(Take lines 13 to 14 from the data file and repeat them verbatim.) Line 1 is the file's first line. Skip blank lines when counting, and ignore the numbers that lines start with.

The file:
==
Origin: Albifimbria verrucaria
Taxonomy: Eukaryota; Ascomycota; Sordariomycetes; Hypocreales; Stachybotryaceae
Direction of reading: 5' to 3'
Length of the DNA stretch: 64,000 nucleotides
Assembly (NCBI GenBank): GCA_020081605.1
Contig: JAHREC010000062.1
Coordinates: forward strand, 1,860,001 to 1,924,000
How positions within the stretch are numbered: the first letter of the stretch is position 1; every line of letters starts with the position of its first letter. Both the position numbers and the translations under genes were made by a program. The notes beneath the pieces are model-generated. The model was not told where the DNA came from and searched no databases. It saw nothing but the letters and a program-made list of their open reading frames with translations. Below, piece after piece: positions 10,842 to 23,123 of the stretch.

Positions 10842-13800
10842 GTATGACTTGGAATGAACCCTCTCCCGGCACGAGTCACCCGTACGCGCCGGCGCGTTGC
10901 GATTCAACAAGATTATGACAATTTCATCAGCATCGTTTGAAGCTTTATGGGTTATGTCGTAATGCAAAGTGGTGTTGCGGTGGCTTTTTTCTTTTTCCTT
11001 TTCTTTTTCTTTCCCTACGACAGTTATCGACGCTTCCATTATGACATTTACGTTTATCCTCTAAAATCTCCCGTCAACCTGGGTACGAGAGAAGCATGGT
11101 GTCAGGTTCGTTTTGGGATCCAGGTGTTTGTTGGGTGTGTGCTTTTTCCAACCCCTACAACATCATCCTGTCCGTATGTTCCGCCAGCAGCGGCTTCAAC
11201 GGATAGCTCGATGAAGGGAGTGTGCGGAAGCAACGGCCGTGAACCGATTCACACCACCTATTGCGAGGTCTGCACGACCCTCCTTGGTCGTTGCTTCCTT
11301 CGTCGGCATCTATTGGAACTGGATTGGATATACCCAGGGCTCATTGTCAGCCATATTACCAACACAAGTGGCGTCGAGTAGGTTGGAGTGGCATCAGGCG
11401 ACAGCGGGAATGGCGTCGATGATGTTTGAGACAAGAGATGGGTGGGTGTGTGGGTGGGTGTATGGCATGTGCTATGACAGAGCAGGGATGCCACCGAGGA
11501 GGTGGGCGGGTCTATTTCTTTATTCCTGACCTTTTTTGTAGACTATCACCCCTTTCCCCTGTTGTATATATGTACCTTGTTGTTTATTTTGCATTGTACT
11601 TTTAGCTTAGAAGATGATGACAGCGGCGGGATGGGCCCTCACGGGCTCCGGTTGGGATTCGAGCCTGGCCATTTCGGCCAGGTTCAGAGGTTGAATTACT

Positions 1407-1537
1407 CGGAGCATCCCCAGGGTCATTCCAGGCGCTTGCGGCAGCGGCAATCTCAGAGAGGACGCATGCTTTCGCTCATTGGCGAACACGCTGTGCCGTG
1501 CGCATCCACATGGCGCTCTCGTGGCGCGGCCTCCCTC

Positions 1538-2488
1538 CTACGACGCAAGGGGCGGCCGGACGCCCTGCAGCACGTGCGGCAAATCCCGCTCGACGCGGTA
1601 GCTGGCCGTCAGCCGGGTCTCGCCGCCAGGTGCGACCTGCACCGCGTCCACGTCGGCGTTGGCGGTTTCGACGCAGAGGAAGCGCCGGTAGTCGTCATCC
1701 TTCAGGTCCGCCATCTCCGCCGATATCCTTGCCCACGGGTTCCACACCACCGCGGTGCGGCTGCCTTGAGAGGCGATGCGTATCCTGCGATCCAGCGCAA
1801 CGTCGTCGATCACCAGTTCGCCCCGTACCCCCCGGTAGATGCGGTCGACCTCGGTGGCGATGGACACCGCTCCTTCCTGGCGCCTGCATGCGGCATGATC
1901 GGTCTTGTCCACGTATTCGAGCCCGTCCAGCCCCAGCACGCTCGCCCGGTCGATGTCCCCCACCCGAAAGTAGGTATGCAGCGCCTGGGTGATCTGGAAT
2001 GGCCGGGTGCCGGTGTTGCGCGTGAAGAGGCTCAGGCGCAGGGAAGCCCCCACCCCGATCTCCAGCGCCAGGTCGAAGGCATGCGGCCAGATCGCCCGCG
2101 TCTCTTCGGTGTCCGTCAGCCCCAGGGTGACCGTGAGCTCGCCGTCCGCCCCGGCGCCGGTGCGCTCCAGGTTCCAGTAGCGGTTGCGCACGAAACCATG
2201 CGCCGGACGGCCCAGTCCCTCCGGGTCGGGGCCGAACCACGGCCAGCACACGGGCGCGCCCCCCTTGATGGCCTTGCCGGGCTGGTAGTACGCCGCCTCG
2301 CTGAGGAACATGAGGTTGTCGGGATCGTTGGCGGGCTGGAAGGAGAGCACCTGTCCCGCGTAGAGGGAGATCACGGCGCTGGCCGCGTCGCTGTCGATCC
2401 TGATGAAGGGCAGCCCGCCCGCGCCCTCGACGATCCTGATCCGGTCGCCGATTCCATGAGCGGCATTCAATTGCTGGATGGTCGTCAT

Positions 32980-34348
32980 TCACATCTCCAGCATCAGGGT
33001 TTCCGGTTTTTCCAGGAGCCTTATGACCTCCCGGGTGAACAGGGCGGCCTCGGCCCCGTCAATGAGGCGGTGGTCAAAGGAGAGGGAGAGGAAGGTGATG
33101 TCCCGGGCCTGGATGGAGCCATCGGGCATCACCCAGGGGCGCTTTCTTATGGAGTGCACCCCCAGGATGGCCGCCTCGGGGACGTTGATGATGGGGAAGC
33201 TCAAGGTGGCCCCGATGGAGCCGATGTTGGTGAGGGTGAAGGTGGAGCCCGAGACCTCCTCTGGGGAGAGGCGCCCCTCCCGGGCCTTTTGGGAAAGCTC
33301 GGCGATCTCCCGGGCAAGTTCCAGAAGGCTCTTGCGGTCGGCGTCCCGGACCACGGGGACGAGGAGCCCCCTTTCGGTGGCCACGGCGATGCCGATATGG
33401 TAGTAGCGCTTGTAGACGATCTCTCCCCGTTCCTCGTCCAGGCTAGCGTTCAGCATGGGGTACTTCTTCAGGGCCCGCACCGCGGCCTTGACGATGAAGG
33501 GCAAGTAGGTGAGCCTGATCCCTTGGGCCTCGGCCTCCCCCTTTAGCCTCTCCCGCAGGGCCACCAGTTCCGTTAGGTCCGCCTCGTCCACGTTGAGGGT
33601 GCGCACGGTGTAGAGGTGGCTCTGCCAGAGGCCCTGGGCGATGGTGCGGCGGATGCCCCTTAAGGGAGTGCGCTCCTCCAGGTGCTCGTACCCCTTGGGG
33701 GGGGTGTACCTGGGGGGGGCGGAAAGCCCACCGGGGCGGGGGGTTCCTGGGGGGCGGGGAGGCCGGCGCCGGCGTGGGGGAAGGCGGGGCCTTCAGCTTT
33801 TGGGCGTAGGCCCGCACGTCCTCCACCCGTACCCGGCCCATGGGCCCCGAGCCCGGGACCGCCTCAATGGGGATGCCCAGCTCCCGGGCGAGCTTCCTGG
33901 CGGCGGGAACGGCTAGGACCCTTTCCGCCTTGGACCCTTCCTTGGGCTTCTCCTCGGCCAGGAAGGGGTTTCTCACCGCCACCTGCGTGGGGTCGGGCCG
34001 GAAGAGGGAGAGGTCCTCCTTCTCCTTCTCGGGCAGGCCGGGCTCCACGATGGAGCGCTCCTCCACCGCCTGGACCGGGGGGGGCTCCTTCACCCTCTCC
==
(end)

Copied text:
11101 GTCAGGTTCGTTTTGGGATCCAGGTGTTTGTTGGGTGTGTGCTTTTTCCAACCCCTACAACATCATCCTGTCCGTATGTTCCGCCAGCAGCGGCTTCAAC
11201 GGATAGCTCGATGAAGGGAGTGTGCGGAAGCAACGGCCGTGAACCGATTCACACCACCTATTGCGAGGTCTGCACGACCCTCCTTGGTCGTTGCTTCCTT